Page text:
Workforce forum says students can find a future in creating films; state’s only high school level creative writing course to be offered here —
The annual Workforce and Education Forum sponsored by the Fayette County Chamber of Commerce was held Nov. 1 at the chamber office in Fayetteville. Speakers at the event were Pinewood Atlanta Studios President Frank Patterson and Fayette County School System Superintendent Jody Barrow.
Patterson began his comments noting the rapid growth of the film industry in Georgia, which in 2017 included $9.5 billion in economic impact statewide.
Patterson soon turned his comments to the ongoing changes in the industry and the emerging “platforms” such as Amazon, Netflix and Apple.
“It used to be the six main studios,” Patterson said. “Now it’s ‘direct to consumers.’”
Citing an example, Patterson said Netflix alone in the past year has created 87 feature films, more than all the studios combined. The ongoing emergence of new platforms essentially individualizes the availability of viewable content, he said.
Georgia has evolved into a world-class production center, said Patterson, “And now we need to create, as well as manufacture film.”
And that is where today’s students can make a mark on the industry. Patterson said Georgia, and Fayette County, needs a creative class to drive the emerging platform environment that will also include virtual reality, AI and augmented reality.
“But at the center of it all is a ‘story’ and ‘storytelling,’” Patterson said, emphasizing that, like a seed that must be germinated and nourished under the right conditions, it is the story of anyone or anything that must be brought to fruition through the nourishment that resides in the creative process.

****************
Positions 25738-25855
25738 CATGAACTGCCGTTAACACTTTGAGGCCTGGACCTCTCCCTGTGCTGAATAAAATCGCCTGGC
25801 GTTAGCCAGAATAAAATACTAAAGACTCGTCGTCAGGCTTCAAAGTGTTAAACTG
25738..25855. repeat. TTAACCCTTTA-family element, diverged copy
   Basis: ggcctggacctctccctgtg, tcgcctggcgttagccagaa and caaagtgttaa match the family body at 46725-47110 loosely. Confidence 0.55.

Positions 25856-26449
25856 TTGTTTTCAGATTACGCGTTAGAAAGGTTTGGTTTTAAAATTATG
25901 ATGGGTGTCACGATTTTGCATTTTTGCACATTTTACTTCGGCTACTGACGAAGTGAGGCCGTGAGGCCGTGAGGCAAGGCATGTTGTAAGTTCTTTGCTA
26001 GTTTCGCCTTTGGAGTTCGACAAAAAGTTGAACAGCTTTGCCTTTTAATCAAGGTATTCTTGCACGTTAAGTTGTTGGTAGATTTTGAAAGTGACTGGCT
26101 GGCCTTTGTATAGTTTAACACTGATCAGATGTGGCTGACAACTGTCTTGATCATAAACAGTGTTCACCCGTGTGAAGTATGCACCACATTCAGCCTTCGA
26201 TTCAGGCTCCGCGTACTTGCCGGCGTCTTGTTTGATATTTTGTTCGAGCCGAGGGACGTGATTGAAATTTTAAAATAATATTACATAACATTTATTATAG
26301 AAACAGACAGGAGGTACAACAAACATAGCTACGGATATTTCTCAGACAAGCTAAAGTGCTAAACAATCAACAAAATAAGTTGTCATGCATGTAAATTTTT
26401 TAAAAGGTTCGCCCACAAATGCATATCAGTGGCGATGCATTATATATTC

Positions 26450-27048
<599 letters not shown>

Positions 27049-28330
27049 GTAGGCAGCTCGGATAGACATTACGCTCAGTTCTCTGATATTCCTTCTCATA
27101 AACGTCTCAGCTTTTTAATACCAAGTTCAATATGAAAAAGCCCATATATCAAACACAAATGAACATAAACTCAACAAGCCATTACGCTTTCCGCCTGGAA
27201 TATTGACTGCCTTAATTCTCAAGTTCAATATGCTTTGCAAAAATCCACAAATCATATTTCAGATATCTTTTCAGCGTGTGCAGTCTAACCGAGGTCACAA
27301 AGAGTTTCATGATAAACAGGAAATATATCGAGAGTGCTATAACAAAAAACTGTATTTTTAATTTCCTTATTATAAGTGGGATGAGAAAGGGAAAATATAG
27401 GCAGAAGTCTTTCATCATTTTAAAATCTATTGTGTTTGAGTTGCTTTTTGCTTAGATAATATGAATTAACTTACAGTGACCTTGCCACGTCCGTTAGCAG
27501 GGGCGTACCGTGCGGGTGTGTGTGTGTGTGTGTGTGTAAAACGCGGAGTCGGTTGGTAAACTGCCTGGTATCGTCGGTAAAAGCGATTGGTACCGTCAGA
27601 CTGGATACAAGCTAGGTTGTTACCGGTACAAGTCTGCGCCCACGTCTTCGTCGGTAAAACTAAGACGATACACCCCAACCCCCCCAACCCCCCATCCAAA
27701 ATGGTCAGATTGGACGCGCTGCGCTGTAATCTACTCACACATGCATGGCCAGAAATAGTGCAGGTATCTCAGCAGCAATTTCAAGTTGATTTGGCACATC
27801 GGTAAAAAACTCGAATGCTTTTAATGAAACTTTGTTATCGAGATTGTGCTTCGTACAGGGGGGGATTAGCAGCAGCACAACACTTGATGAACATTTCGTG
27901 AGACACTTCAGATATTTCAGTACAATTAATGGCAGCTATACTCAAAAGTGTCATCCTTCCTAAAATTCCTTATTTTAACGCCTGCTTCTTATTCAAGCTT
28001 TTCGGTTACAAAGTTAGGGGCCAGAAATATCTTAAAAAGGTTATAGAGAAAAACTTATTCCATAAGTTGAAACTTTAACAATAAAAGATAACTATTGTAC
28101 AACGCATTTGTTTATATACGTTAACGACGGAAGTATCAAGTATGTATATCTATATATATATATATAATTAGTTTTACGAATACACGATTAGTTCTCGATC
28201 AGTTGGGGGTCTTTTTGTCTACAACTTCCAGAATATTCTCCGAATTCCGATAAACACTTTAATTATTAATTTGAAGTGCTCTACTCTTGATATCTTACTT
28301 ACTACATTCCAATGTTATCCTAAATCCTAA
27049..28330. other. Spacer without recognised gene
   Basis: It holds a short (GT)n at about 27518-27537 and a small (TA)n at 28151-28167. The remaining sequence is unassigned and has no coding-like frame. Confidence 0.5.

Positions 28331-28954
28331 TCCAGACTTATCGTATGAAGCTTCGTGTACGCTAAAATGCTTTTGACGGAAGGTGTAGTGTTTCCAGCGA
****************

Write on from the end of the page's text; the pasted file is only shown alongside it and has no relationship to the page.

Barrow began his comments saying of the school system, “We intend to positively impact our world.”
Referencing the school system’s 2018-2019 offering of innovative courses designed to mesh with the fim industry, Barrow said those courses include Dramatic Writing for Film and Theater, Set and Film Production, Community for Creativity, Project Search in partnership with Piedmont Fayette Hospital for those ages 18-22 with intellectual or development disabilities, the Rosetta Stone Foundations pilot program in Spanish for elementary students and the International Baccalaureate Diploma program at Sandy Creek High School for which accreditation is accepted worldwide.
Barrow added that Fayette County is the only school system in Georgia offering the dramatic writing course.
“If we want the creative industry to thrive, we’ve got to have the creative writers here,” Barrow said.
Barrow in his comments said the county’s demographics are shifting somewhat, noting that 40 languages are now being spoken in the community.
Barrow also announced that school enrollment is now positioned at 20,307, representing an increase of more than 100 students since the beginning of the school year.
The forum also featured a panel of Fayette students and teachers involved in the creative process.